An Engineer's Talent Speaks Volumes

September 2013
Rob Reynolds
Rob Reynolds

A background in high school theater wasn't sufficient to prepare Rob Reynolds for speaking in the professional world. "I found that it can be challenging to present complex ideas and sell them to colleagues," says the Bedford, Mass.-based digital and microelectronics hardware engineer.

To overcome that challenge, he took steps in 2008 to educate himself in the fine art of public speaking. Six years later, Reynolds has enhanced his communications abilities while working for a variety of MITRE's sponsors. He's found that using his presentation talents enables him to better communicate with business associates and convey intricate ideas clearly at meetings.

Some of those complicated concepts revolve around government mobile computing. For the past several years, Reynolds has been part of a team of 30 engineers from across the company who are addressing the issue of security on mobile platforms.

"The ability to use devices such as Blackberries, Androids, and iPhones in a variety of government scenarios is fascinating," he says. "The phone I have in my pocket today has more computing power than the PC I owned at the beginning of my career. On top of that, a phone has a wide array of sensors for light, motion, location, and can communicate over cell networks or WiFi. This technology has wide implications for our sponsors, and can benefit them in many ways, but our challenge is figuring out how they can leverage these tools to achieve their mission without compromising security."

With his big-picture view of what MITRE's sponsors are confronting, he has noticed that demand for our mobile expertise continues to grow. "I believe it's a testament to the solid work we've delivered to our customers," he says. "They're asking us to expand into new areas and improve on the applications we've developed, tailoring them for various scenarios and uses."

A Culture of Knowledge Sharing

Reynolds arrived at MITRE 11 years ago, with undergraduate and graduate degrees in computer engineering from the University of Maine. "I liked what I saw at MITRE right away, which was evident during my interview process. What struck me is that the questions I was asked at the interview were aimed at capturing what my thought process was, not what I did or didn't know."

The engineers who interviewed him gave Reynolds a problem to solve on a whiteboard and observed how he arrived at his solution. "That style of interviewing really impressed me," he says. "MITRE has an environment that encourages thinking and learning."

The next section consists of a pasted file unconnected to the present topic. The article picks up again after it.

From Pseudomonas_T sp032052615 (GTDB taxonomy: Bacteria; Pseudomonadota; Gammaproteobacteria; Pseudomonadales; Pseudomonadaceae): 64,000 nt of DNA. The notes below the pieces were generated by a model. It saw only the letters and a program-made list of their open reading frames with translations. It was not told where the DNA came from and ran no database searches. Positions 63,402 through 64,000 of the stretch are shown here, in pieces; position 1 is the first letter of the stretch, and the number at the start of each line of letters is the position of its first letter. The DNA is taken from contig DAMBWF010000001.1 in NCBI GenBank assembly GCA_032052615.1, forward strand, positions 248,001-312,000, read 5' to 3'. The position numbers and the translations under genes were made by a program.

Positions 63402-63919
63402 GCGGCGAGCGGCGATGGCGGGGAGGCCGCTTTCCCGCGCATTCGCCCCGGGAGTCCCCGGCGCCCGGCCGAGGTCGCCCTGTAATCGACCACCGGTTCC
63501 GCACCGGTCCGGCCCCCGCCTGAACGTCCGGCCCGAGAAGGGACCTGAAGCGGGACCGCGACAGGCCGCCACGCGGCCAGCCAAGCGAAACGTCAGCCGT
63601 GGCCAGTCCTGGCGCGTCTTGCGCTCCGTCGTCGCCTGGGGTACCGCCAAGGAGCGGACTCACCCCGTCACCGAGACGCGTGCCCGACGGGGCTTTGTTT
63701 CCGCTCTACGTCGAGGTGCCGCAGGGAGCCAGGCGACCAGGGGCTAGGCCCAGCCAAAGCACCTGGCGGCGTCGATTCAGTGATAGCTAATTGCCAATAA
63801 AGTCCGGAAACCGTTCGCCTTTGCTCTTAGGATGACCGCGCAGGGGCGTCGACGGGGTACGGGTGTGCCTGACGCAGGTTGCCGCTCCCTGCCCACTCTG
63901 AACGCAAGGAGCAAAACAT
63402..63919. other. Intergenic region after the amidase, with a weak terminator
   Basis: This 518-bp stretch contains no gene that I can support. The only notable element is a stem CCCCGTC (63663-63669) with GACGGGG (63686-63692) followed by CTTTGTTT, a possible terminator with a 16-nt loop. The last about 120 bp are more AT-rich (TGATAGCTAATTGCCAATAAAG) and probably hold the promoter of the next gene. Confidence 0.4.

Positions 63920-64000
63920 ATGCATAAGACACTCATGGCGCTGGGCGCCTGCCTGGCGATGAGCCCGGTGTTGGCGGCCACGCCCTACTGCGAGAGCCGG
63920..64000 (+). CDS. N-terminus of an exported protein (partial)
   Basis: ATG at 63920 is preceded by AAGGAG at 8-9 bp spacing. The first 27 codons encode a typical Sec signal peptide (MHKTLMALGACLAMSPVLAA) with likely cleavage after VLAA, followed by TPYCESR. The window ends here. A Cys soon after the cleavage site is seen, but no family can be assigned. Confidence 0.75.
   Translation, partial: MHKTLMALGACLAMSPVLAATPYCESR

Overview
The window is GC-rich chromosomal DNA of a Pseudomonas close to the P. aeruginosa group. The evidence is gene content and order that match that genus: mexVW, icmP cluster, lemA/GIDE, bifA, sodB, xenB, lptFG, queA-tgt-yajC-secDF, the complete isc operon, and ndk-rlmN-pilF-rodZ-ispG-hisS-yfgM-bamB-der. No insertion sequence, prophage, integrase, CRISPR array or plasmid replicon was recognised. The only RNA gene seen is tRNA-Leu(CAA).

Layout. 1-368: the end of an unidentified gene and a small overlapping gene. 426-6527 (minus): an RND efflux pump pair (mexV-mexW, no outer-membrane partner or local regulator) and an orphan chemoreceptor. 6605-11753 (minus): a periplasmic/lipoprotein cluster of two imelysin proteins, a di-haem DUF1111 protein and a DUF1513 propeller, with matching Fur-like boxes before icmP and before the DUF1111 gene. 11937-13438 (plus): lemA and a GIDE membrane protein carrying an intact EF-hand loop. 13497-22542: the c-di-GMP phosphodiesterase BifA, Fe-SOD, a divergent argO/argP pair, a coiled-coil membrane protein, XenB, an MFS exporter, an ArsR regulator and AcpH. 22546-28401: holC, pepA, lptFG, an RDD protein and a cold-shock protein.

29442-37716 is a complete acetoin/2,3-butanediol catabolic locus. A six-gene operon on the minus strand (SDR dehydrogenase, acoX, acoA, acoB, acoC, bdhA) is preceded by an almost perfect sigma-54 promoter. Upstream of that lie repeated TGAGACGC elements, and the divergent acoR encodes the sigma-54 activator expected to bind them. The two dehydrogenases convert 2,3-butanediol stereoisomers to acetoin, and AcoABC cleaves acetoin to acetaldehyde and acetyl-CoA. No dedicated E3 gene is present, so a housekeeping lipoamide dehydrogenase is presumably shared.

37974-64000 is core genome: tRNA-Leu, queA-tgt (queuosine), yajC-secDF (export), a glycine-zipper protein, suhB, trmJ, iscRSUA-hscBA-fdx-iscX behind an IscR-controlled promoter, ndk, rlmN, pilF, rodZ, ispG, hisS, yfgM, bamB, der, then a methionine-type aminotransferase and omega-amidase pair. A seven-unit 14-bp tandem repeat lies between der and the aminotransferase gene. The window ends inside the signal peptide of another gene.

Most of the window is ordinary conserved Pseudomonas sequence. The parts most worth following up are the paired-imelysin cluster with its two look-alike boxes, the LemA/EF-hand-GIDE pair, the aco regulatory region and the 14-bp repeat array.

(Video) Rob Reynolds talks about communicating ideas at MITRE.

The environment also encourages knowledge sharing. When Reynolds decided to improve his skills in that area, he joined the local chapter of Toastmasters International, a worldwide nonprofit organization where participants hone their speaking and leadership skills on a weekly basis. When Reynolds joined Toastmasters, he wasn't sure what to expect, but he discovered a place to practice speaking and presenting in a low-pressure, supportive environment. "Members also provide feedback to each other, which is critical to making progress," he says.

He's also taken the opportunity to expand his leadership skills via Toastmasters, becoming president of the MITRE/ESC chapter two years ago. (ESC, the Air Force's Electronic Systems Center, is located at nearby Hanscom Air Force Base.) "We have 24 members and meet on the Bedford campus. I've found it particularly rewarding to help other members, who are also my professional colleagues, meet their goals."

Reynolds also organized a company-wide technical exchange meeting on mobile communications, which allowed him to put his public speaking training to work. Almost two dozen subject matter experts came together in a daylong roundtable discussion to contribute ideas, brainstorm on problems, and anticipate the future.

"Everyone shared what they work on in the mobile space, to spark breakthrough thinking. Rather than focus on the short-term solution of, 'there's an app for that,' we concentrated on the larger issues of transformative mobile technology challenges that our sponsors face."

A Mobile Worker

A few years ago, Reynolds spent two years at MITRE's McLean location, at his own request, where his then-fiancée, now wife, was working on her master's degree at Georgetown University. He approached his department head and told him that he wanted to stay with MITRE. He temporarily transferred to McLean, where he worked within a signal-processing group, contributing his technical expertise to network stream processing. "The problem was how to defend a network in a low-cost, scalable way, when the size of the incoming data flow kept getting bigger," he explains.

Reynolds says his continual involvement in Toastmasters, plus the evolving nature of technology, helps him leverage his best talents for the benefit of the company and ultimately, government sponsors.

"It's been wonderful that MITRE was able to accommodate changes in my family life, with minimal fuss for either party. But the best reward is that my own family changes have never prevented me from doing meaningful work that our sponsors appreciate.”

—by Cheryl Scaparrotta

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